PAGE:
This article was first published by INMA on 02 June 2022
Thanks to growing digitalisation and increasing Internet use, cross-border content consumption is increasing every day.
According to a survey from multi-national professional services firm PricewaterhouseCoopers (PwC), an average of 66% of respondents said they consume cross-border news on a monthly basis, meaning they read or watch news that is produced outside of the country in which they currently live.
PwC’s findings are reflected in the audience data of a number of well-known digital publishers. The digital site of American business publication Forbes has as much as 44% of its core audience outside of the United States, in countries like the United Kingdom, Canada, India, and Australia. American entertainment media company BuzzFeed surprisingly has up to 11% of its core audience in Japan, its second-largest audience base outside of the United States.
For many of these publishers, having such a large global audience reach is cause enough for celebration. However, what many fail to realise is that they might not be doing enough to take advantage of their reach. For example, many publishers still ask international readers to subscribe in U.S. dollars, ignoring the fact that getting them to subscribe would be easier if payments were in a reader’s local currency.
Why local payments are an opportunity
Offering local payment methods is nothing new in cross-border businesses. Many global e-commerce stores use Shopify, which offers businesses the option to add multiple currencies as a payment option on its platform. This isn’t surprising considering the global e-commerce market was forecast to grow by US$100.63 billion between 2020 and 2024.
Publishers would do well to learn from the examples of e-commerce businesses. It’s wasteful for audiences to get to the checkout, only to leave because there is no easy way to make a payment. More than 50% of people say they had canceled a purchase due to a lack of an acceptable payment method. Eighty-two percent of subscribers said the ability to pay with preferred methods is a key feature.
Localised payments are crucial because every country has its own preferred payment methods. For example, although payment cards are a popular payment method in the United States and United Kingdom, this isn’t the case everywhere. In Germany, payment cards ranked behind digital wallets and direct debit as popular methods for transactions.
Offering localised, accessible payment methods becomes even more important when considering that around 1 billion adults around the world remain unbanked. This number doesn’t even count those younger than 18 years old, who don’t have a card or bank account — a key demographic for many publishers.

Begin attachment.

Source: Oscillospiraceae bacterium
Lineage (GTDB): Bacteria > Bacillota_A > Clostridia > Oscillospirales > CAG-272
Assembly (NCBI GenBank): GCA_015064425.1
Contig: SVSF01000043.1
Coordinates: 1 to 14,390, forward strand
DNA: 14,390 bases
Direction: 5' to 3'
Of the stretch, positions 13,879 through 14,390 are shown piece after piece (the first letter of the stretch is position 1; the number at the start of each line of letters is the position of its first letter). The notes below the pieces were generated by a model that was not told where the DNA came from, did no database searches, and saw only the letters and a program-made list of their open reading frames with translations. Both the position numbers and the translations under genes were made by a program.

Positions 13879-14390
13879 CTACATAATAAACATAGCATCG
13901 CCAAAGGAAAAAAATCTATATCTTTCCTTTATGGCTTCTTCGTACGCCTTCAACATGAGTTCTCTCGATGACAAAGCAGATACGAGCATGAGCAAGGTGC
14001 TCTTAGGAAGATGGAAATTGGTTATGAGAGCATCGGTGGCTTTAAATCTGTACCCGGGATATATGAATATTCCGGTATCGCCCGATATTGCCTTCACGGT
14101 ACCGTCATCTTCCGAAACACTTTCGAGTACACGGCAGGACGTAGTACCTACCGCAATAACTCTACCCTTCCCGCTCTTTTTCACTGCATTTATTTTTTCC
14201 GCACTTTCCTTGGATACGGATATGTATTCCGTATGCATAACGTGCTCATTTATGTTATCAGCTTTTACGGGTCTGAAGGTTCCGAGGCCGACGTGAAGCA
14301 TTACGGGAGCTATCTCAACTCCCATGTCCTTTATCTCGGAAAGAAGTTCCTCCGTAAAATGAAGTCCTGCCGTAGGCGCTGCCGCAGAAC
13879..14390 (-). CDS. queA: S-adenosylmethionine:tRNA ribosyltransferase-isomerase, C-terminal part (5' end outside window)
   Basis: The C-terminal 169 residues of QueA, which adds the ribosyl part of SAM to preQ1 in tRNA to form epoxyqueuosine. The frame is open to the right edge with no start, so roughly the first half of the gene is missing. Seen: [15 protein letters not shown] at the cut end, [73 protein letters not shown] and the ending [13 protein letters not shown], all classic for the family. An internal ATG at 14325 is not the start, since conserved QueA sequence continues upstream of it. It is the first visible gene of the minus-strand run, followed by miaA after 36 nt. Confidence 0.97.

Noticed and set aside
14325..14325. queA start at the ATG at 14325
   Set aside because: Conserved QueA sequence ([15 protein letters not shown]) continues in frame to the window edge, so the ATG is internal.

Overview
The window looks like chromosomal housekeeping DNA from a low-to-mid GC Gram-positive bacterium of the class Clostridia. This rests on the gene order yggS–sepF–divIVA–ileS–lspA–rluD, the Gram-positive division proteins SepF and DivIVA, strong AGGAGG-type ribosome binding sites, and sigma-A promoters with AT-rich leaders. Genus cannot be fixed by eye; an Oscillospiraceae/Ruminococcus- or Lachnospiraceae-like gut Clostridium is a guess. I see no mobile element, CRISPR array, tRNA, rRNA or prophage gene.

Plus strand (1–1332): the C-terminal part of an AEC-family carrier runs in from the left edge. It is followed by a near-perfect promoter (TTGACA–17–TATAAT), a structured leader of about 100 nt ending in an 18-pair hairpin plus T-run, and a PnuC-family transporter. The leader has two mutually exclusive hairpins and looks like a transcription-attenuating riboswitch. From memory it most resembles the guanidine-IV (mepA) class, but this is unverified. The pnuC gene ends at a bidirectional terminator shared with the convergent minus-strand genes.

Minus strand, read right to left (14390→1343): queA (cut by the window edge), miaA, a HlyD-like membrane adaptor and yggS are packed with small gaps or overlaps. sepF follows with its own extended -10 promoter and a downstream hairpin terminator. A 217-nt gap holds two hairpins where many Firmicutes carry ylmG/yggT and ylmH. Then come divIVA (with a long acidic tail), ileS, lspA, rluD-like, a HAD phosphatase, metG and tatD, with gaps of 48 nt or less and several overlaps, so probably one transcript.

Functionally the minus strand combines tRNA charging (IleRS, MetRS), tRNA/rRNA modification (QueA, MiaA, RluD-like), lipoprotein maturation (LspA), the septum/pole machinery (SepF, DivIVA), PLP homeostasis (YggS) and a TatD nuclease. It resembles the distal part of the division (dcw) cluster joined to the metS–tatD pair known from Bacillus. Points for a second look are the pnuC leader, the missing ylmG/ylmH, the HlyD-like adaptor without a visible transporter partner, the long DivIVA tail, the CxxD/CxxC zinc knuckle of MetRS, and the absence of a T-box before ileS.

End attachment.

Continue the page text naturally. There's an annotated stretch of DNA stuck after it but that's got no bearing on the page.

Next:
Success with local payments
Fewcents’ data shows the ability to transact in multiple currencies is crucial for publishers. Since its inception in 2020, Fewcents has had transactions from 42 different countries in 36 different currencies (with the euro covering many countries in Europe) and 34 payment methods.
The five most transacted currencies with Fewcents are the U.S. dollar, Singapore dollar, Indonesian rupiah, Indian rupee, and British pound sterling. While cards made up the top three payment types in the United States the United Kingdom, Apple Pay and PayPal scored equally as high.
Local payment methods reigned supreme in markets such as Singapore (Grabpay, Paynow), India (PayTM, UPI, and PhonePe), and Indonesia (QRIS, Ovo, and Dana). Furthermore, based on a survey conducted by Fewcents, 56% of respondents from the United States, United Kingdom, Germany, and Australia stated they prefer making online payments through digital wallets and local banks over cards.
The data above drives home the necessity of being able to accept payment through local channels. In fact, based on this data, if you are targeting markets like India and Indonesia, your conversions can increase ten-fold over credit cards once you offer local payment methods. Even international networks as extensive as PayPal and Visa still rank second to payment methods that locals prefer.
There’s more than enough evidence that local payments will lead to an uptick in conversions. One study found that 81% of merchants who enabled cross-border payment methods on their sales platforms saw a subsequent increase in consumer count.
E-mail marketing platform Litmus once found that incorporating a local payment method increased its conversion rate five-fold. The platform’s CEO attributed the increase to removing the discomfort and mistrust associated with having to pay in a foreign currency and giving consumers an option that is inherently familiar.
At the heart of it, working to integrate local payment options is all about making the audience comfortable enough to want to pay for what a publisher is offering. If a piece of content is especially interesting, they should not have to jump through hoops to pay for access.
All in all, there’s no reason why publishers and other businesses should fail to emulate the success e-commerce players and other businesses have found with local payments. Not only will adopting local payments help make the customer experience feel more personalised, but it removes an incessant barrier hindering conversion.